Where, as here, the plaintiff seeks to prove intentional discrimination on the basis of race under Title VII by using circumstantial evidence of intent, the court applies the framework first set out by the United States Supreme Court in McDonnell Douglas Corp. v. Green, 411 U.S. 792 (1973). Under this framework, the plaintiff must establish a prima facie case of discrimination. McDonnell Douglas, 411 U.S. at 802. After the plaintiff has established a prima facie case of discrimination, the burden of production is placed upon the employer to articulate a legitimate nondiscriminatory reason for its employment action. Texas Dep’t of Cmty. Affairs v. Burdine, 450 U.S. 248, 254 (1981). This burden of production is “exceedingly light” and is discharged so long as the defendant articulates some “clear and reasonably specific” nondiscriminatory basis for its decisions. Vessels v. Atlanta Ind. Sch. System, 408 F.3d 763, 769–70 (11th Cir. 2005). The plaintiff may seek to demonstrate that the proffered reason was not the true reason for the employment decision “either directly by persuading the court that a discriminatory reason more likely motivated the employer or indirectly by showing that the employer’s proffered explanation is unworthy of credence.” Burdine, 450 U.S. at 256; see also Combs v. Plantation Patterns, 106 F.3d 1519, 1528 (11th Cir. 1997).

b. Prima Facie Case

The Eleventh Circuit uses a four-element test to determine whether a plaintiff has established a prima facie case in a failure to promote race discrimination case under Title VII. As summarized in the Vessels decision:

[T]he plaintiff must prove the following four elements: 1) that she belongs to a protected class; (2) that she was qualified for and applied for a job for which the employer was seeking applicants; 3) that, despite her qualifications, she was rejected; and 4) that, after her rejection, the employer continued to seek applicants or filled the position with a person outside of the plaintiff’s protected group.[2]

408 F.3d at 768. The court will assume without deciding that the record indicates Lacey could make a prima facie case of race discrimination through failure to promote. Even under that assumption, summary judgment is due to be granted because Lacey has not presented any evidence tending to show that DCNR’s proffered reasons for repromoting Kelley were pretext for race discrimination.

c. Whether DCNR’s Proffered Reasons Were Pretextual

The Complaint alleges that Kelley was not qualified for the sergeant position because he “was not within the top 10 on the state registry list. In fact, [Kelley] had not even taken the state-required test, and was therefore not on the state registry list for those particular positions/promotions at all.” (Doc. # 1 at 3–4 ¶ 21.) DCNR has presented evidence to the court on both the process by which Kelley was repromoted and his substantive qualifications.

As to the legitimacy of the process, DCNR relies primarily on the affidavit of Christy Kelley, [3] Recruitment and Examinations Manager for the Alabama State Personnel Department (Doc. # 12-5). The affidavit describes the different register types available for filling vacancies in Alabama state agencies. These registers include “an open-competitive employment register, a promotional register, and a reemployment register.” (Doc. # 12-5 at 2 ¶ 6.) To hire or promote an employee, agencies request a Certificate of Eligibles (“COE”) from the State Personnel Department and choose a candidate to appoint from the COE. The COE for open-competitive and promotional registers contains the top ten ranked candidates based on a variety of assessments, potentially including questionnaires and a written test. For the reemployment register, the COE “consists of those persons eligible for reemployment for that particular classification.” (Id. at 2 ¶ 8.) According to Ms. Kelley, “an employee, like Jody Kelley, who was demoted from his classification, can be placed on the reemployment register by State Personnel at the request of an agency.” (Id. at 2 ¶ 7.) Upon review of the files relating to the three sergeant appointments in 2010, Ms. Kelley concluded that all of the proper procedures were followed in the placement of Jody Kelley on the reemployment register and his subsequent appointment to the sergeant position. (Id. at 3 ¶ 10.)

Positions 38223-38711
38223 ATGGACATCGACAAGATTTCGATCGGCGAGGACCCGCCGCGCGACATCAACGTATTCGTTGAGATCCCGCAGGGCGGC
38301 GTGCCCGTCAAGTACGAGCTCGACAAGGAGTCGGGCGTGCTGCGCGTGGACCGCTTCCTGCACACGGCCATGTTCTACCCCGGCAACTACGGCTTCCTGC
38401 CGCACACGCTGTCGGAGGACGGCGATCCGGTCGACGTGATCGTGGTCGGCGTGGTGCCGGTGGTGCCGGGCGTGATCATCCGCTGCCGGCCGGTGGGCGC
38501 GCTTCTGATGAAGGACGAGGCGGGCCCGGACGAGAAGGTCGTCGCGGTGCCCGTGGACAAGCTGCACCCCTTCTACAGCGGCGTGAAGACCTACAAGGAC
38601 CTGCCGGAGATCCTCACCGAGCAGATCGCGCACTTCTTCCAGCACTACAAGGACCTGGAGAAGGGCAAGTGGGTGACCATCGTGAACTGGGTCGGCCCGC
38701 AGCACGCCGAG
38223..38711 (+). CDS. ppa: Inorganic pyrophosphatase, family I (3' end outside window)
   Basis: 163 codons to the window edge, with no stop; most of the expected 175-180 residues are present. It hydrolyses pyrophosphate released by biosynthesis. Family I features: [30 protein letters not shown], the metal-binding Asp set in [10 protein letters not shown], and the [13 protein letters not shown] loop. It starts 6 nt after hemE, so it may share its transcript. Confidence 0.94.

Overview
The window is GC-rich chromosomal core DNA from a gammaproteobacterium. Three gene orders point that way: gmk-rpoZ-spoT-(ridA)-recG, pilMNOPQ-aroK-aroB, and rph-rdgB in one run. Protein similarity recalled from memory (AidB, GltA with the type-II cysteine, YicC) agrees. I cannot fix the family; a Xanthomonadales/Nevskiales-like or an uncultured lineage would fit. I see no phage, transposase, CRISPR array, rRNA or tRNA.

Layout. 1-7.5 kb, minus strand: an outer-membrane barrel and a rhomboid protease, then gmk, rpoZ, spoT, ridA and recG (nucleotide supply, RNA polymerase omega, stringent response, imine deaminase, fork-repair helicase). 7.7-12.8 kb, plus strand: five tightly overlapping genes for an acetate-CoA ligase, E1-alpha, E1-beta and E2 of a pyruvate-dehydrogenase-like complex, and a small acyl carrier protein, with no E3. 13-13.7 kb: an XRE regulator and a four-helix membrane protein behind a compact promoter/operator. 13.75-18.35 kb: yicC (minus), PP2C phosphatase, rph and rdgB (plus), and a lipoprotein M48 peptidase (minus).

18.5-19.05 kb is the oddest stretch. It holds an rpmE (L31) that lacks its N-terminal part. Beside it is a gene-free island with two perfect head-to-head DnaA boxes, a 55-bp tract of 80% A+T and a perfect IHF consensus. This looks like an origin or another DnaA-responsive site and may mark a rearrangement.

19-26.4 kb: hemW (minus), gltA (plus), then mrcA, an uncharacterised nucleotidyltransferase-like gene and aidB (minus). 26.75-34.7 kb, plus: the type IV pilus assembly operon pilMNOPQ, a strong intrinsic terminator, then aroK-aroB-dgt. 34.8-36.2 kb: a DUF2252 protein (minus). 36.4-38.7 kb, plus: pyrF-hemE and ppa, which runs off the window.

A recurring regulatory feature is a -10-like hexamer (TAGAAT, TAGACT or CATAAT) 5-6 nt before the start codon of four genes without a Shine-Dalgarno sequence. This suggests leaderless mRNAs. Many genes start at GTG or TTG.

In addition to presenting the evidence described above to establish the legitimacy of the hiring process, DCNR has also submitted evidence to show the reasons that Kelley was recommended for the appointment to sergeant in District 4. For example, DCNR submitted the affidavit of John Thomas Jenkins (Doc. # 12-3), who was the Director of the Marine Police Division when the hiring decisions at issue in this case were made. It was Jenkins’s responsibility to make a recommendation to the Commissioner, and the Commissioner could agree or disagree with that recommendation and make the appointment if he agreed. (Doc. # 12-3 at 4 ¶ 13.) In his affidavit, Jenkins explained that after the interviews were completed, two captains and Major Huffaker recommended Kelley and two captains recommended another candidate, Jeremy Alford. (Id. at 5 ¶ 17.) Jenkins took those recommendations and his own impressions into account and ultimately recommended Kelley to the Commissioner because of the time he had spent with the Marine Police Division and specifically in District 4, and because of his “work and outstanding leadership ability during the Division’s response to the BP Oil Spill crisis earlier in 2010.” (Id. at 5 ¶ 18.) Jenkins heard high praise of Kelley’s performance from a variety of sources, including unsolicited feedback from citizens and response workers. (Id.) For those reasons, Jenkins recommended that the Commissioner appoint Kelley as sergeant in District 4. The Commissioner at the time, M. Barnett Lawley, stated that he made the decision to appoint Kelley based on Jenkins’s recommendation and based on Lawley’s “own knowledge of [Kelley’s] qualifications, experience and good work performance, especially his exemplary performance during the BP oil spill.” (Doc. # 12-4 at 2 ¶ 6.)